• Watering: Watering is another important aspect of maintaining trellised vegetables. While some plants may be able to obtain sufficient moisture from rainfall alone, others may require additional watering. Be mindful of the specific watering needs of each vegetable variety, as plants grown on trellises may have different water requirements compared to those grown on the ground. Monitor the soil moisture regularly and adjust your watering schedule accordingly. (See my full post on The Best Watering Systems for Gardens to find a system that works for you and your space!)
  • Pruning: Regular pruning is essential for trellised vegetables, especially those that tend to grow vigorously. Trim away any dead or diseased foliage to promote airflow and prevent the spread of diseases. Additionally, pruning can help manage the size and shape of your plants, ensuring they do not overwhelm the trellis or shade out neighboring plants.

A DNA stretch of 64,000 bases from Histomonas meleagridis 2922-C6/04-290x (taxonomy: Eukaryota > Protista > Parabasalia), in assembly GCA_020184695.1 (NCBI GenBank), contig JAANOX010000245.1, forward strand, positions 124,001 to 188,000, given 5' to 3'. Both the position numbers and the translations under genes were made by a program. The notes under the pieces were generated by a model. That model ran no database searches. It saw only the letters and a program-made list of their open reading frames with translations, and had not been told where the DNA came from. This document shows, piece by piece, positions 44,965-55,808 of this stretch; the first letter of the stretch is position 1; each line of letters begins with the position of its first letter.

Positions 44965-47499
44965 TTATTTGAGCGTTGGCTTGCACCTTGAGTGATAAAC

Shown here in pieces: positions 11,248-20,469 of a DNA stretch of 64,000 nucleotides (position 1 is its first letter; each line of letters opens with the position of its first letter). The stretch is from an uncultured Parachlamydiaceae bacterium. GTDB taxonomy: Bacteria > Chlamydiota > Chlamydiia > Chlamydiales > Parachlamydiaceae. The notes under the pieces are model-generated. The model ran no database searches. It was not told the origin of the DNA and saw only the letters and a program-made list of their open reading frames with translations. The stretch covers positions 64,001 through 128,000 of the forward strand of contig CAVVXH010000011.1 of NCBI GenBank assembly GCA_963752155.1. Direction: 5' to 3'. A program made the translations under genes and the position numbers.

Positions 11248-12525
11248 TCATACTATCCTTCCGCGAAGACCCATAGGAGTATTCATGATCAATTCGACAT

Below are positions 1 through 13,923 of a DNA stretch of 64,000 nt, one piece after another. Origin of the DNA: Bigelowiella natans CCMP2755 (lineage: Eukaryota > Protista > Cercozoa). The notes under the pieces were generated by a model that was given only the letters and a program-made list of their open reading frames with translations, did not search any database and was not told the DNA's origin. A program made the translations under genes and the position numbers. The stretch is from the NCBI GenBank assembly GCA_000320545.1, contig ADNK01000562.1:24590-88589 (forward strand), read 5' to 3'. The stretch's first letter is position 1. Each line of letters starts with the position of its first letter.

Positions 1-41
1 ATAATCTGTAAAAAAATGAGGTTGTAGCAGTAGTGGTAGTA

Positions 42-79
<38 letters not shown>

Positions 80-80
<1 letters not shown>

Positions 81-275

• Feed Your Plants: Lastly, ensure that your trellised vegetables receive adequate nutrients throughout the growing season. Consider applying a balanced fertilizer to provide the necessary nutrients for healthy growth. This can be done through compost dressing or a good quality organic plant food like Espoma’s Garden Tone

By following these maintenance and care practices, you can ensure the long-term success of your trellised vegetables. Keeping a watchful eye on your plants, providing adequate support, and addressing any issues promptly will help you reap the rewards of a thriving, productive vegetable garden. Stay tuned for the next section, where we’ll delve further into maximizing the potential of your trellised vegetables.,

Incorporating trellises into your home vegetable garden is a great way to improve the health of your plants, but it also saves precious space and boosts your harvest. By utilizing vertical gardening techniques, you can witness the magic of bigger yields and enjoy the taste of healthier vegetables straight from your garden. 

So why wait? Start trellising your favorite vegetables today and witness the joy of a thriving garden that knows no bounds. Happy trellising!